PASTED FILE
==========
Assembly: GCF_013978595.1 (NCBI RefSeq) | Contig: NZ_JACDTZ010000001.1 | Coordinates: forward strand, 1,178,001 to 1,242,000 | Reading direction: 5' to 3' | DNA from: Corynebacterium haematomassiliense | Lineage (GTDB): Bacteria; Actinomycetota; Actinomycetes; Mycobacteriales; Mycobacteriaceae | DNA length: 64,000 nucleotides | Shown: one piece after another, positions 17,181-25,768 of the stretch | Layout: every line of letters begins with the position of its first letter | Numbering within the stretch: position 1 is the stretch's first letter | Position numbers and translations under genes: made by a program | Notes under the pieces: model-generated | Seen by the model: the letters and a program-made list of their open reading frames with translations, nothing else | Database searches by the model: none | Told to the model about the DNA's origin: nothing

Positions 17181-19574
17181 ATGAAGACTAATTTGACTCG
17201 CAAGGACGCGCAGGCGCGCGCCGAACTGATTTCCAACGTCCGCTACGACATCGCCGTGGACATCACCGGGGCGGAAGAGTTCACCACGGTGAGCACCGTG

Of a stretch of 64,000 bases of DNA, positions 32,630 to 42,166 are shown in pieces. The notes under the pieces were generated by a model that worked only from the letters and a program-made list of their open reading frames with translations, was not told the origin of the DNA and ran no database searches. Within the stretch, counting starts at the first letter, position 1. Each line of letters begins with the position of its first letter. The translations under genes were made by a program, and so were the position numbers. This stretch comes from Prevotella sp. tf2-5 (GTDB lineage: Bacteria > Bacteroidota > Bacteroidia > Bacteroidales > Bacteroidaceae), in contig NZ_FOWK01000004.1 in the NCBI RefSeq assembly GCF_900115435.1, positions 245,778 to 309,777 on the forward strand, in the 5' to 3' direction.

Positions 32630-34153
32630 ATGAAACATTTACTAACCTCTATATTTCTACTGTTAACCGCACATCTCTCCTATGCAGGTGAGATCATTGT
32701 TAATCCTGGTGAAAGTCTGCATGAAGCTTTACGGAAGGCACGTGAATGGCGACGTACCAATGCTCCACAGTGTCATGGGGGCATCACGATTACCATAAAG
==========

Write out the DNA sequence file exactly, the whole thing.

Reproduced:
Assembly: GCF_013978595.1 (NCBI RefSeq) | Contig: NZ_JACDTZ010000001.1 | Coordinates: forward strand, 1,178,001 to 1,242,000 | Reading direction: 5' to 3' | DNA from: Corynebacterium haematomassiliense | Lineage (GTDB): Bacteria; Actinomycetota; Actinomycetes; Mycobacteriales; Mycobacteriaceae | DNA length: 64,000 nucleotides | Shown: one piece after another, positions 17,181-25,768 of the stretch | Layout: every line of letters begins with the position of its first letter | Numbering within the stretch: position 1 is the stretch's first letter | Position numbers and translations under genes: made by a program | Notes under the pieces: model-generated | Seen by the model: the letters and a program-made list of their open reading frames with translations, nothing else | Database searches by the model: none | Told to the model about the DNA's origin: nothing

Positions 17181-19574
17181 ATGAAGACTAATTTGACTCG
17201 CAAGGACGCGCAGGCGCGCGCCGAACTGATTTCCAACGTCCGCTACGACATCGCCGTGGACATCACCGGGGCGGAAGAGTTCACCACGGTGAGCACCGTG

Of a stretch of 64,000 bases of DNA, positions 32,630 to 42,166 are shown in pieces. The notes under the pieces were generated by a model that worked only from the letters and a program-made list of their open reading frames with translations, was not told the origin of the DNA and ran no database searches. Within the stretch, counting starts at the first letter, position 1. Each line of letters begins with the position of its first letter. The translations under genes were made by a program, and so were the position numbers. This stretch comes from Prevotella sp. tf2-5 (GTDB lineage: Bacteria > Bacteroidota > Bacteroidia > Bacteroidales > Bacteroidaceae), in contig NZ_FOWK01000004.1 in the NCBI RefSeq assembly GCF_900115435.1, positions 245,778 to 309,777 on the forward strand, in the 5' to 3' direction.

Positions 32630-34153
32630 ATGAAACATTTACTAACCTCTATATTTCTACTGTTAACCGCACATCTCTCCTATGCAGGTGAGATCATTGT
32701 TAATCCTGGTGAAAGTCTGCATGAAGCTTTACGGAAGGCACGTGAATGGCGACGTACCAATGCTCCACAGTGTCATGGGGGCATCACGATTACCATAAAG